INTRODUCTION: Mrs. Margaret Thatcher, leader of the British Conservative Party (the principal opposition party) leaves?
INTRODUCTION: Mrs. Margaret Thatcher, leader of the British Conservative Party (the principal opposition party) leaves London tonight (April 5) to begin a visit to China, Japan and Hong Kong. After this, she will be staying at home, concentrating on domestic politics. She believes there is likely to be a general election in Britain with in the next six months or so, which could lead to her becoming the country's first woman Prime Minister.
SYNOPSIS: Mrs. Thatcher with her husband, Denis, at their London Home on their silver wedding day last year. they met when she was a young Parliamentary candidate in the late 1940s, and he was a local businessman and party worker.
She was born margaret Roberts, the daughter of a shopkeeper in Grantham in the English midlands. Recently, she revisited her old school there, where she had been an outstanding pupil. She went on to Oxford University, took a degree in chemistry, and later qualified as a barrister, specialising in tax law.
She first entered Parliament in 19569 -- seventeen years before she lined up with the Prime Minister, Mr. Callaghan, to lead their parties from the House of Commons into the House of Lords for the state opening of the session. She had already held Cabinet office under Mr. Edward Heath.
Mrs. Thatcher succeeded Mr. Heath as party leader, and relations between them were rather strained until they were publicly reconciled at a party conference. Her election was interpreted as a move to the right. One thing that commended her to the Conservative Party was her fighting spirit.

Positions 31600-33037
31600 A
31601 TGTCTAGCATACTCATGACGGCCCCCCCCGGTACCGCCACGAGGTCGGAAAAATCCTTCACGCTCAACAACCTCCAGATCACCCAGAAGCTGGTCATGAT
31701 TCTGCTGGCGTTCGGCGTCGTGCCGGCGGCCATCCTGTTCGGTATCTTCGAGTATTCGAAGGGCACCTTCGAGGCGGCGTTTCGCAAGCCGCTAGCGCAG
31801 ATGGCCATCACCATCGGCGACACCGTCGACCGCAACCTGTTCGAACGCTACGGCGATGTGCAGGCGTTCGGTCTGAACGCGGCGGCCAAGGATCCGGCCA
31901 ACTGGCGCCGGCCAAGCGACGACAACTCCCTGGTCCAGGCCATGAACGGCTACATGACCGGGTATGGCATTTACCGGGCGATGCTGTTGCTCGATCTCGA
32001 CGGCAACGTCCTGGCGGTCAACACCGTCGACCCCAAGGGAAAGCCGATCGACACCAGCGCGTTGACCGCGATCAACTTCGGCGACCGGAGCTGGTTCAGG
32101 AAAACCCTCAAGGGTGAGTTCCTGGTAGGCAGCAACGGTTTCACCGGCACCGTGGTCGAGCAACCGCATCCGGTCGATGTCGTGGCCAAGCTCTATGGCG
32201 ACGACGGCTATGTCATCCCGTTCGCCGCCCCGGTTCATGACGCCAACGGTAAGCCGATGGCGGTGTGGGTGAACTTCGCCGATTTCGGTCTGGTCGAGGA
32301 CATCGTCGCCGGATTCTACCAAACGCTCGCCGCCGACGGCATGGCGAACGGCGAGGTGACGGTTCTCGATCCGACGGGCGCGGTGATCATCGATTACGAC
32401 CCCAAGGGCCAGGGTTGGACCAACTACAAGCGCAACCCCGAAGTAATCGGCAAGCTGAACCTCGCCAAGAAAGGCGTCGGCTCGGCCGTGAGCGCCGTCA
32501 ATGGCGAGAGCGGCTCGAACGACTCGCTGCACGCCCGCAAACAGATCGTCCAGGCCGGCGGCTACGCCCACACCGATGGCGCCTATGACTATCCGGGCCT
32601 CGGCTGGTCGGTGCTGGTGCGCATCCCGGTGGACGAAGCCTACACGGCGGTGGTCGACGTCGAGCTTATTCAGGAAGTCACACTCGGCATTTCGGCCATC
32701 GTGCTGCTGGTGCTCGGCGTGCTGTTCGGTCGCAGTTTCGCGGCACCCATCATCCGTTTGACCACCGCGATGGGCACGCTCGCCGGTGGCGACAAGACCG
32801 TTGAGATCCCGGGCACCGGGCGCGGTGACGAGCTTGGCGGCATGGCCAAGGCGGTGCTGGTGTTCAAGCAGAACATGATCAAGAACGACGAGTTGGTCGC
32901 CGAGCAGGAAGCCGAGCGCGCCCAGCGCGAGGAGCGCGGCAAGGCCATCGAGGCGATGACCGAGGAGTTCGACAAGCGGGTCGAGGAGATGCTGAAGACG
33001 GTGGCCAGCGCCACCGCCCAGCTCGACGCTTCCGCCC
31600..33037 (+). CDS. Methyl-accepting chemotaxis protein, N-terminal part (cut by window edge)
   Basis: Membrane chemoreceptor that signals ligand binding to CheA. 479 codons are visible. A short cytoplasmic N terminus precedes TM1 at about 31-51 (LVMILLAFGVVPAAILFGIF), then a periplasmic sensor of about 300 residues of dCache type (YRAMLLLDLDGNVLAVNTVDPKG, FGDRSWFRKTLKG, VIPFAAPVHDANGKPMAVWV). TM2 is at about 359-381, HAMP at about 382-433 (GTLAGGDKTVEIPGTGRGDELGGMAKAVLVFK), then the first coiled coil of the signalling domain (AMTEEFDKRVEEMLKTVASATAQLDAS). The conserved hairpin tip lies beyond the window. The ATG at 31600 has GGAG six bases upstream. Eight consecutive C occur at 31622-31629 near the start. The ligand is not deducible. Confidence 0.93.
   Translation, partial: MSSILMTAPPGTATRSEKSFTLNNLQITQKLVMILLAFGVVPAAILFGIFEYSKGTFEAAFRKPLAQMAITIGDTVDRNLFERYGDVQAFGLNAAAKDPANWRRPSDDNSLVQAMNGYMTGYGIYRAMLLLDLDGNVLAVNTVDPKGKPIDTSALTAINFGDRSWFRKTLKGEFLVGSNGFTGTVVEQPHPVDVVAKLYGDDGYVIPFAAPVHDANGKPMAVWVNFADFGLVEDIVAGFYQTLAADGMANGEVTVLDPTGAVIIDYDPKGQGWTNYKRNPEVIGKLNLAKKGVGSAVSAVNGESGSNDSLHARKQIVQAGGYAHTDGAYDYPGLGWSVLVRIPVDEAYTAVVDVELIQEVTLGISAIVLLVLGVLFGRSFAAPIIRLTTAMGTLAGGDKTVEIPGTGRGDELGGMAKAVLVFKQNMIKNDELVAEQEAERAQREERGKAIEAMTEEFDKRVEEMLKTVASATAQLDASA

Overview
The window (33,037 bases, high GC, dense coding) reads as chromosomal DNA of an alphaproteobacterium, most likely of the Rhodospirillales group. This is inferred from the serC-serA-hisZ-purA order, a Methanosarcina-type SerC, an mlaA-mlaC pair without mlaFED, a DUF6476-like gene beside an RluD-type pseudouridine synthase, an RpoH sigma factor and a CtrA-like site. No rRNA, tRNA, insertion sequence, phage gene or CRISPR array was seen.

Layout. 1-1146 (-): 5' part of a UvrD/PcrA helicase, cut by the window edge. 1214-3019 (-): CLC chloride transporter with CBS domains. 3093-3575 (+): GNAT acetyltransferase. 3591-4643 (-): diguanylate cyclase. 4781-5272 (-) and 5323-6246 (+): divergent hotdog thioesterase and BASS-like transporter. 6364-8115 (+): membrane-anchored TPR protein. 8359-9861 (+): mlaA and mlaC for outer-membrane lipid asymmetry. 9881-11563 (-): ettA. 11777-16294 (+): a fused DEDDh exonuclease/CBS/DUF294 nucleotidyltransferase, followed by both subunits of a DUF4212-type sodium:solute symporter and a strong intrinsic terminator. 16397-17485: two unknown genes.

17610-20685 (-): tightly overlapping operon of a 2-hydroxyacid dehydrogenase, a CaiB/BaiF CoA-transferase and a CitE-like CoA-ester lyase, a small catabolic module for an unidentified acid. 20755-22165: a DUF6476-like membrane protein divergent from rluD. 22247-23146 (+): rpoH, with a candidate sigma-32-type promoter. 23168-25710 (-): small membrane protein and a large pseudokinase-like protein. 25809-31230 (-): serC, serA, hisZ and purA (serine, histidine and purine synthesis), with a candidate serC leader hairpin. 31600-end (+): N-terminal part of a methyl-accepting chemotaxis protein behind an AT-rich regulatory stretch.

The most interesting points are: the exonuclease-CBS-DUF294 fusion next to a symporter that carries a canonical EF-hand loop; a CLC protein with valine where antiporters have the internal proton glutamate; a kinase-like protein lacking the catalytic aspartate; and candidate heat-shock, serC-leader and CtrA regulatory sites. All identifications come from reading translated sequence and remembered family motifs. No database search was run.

One doubt her fellow members had in electing her leader was her inexperience of foreign affairs. Her visit to the Middle East early last year was one of several she has made to remedy this. She was welcomed by President Sadat of Egypt and President Assad of Syria. But she attracted unfavourable attention in Moscow. After a warning she gave about Soviet military might, the Soviet press called her "a cold-war warrior" and "the Iron lady".
She got a few minutes of Dr. Kissinger's time, and some compliments, on one of the Secretary of State's flying visits to London.
Mr. and Mrs. Thatcher have two children, a boy and a girl, who are twins in their early twenties. The daughter, Carol, will be going with her mother on her Far East tour.